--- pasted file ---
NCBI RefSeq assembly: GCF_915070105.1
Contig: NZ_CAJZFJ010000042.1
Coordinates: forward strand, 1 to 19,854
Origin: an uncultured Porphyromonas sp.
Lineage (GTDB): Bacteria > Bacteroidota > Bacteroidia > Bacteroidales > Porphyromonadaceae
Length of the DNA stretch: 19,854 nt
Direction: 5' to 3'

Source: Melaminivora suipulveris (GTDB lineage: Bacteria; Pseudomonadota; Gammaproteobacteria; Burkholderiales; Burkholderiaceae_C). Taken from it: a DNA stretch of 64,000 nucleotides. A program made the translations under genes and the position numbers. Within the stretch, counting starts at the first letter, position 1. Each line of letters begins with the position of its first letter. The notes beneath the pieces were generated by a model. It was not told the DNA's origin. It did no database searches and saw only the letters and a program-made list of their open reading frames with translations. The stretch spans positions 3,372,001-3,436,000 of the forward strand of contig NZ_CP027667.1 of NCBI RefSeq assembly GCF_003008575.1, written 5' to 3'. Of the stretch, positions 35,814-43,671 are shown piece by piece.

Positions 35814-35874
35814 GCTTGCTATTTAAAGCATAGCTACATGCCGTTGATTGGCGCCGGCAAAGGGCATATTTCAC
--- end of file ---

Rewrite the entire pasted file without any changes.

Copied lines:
NCBI RefSeq assembly: GCF_915070105.1
Contig: NZ_CAJZFJ010000042.1
Coordinates: forward strand, 1 to 19,854
Origin: an uncultured Porphyromonas sp.
Lineage (GTDB): Bacteria > Bacteroidota > Bacteroidia > Bacteroidales > Porphyromonadaceae
Length of the DNA stretch: 19,854 nt
Direction: 5' to 3'

Source: Melaminivora suipulveris (GTDB lineage: Bacteria; Pseudomonadota; Gammaproteobacteria; Burkholderiales; Burkholderiaceae_C). Taken from it: a DNA stretch of 64,000 nucleotides. A program made the translations under genes and the position numbers. Within the stretch, counting starts at the first letter, position 1. Each line of letters begins with the position of its first letter. The notes beneath the pieces were generated by a model. It was not told the DNA's origin. It did no database searches and saw only the letters and a program-made list of their open reading frames with translations. The stretch spans positions 3,372,001-3,436,000 of the forward strand of contig NZ_CP027667.1 of NCBI RefSeq assembly GCF_003008575.1, written 5' to 3'. Of the stretch, positions 35,814-43,671 are shown piece by piece.

Positions 35814-35874
35814 GCTTGCTATTTAAAGCATAGCTACATGCCGTTGATTGGCGCCGGCAAAGGGCATATTTCAC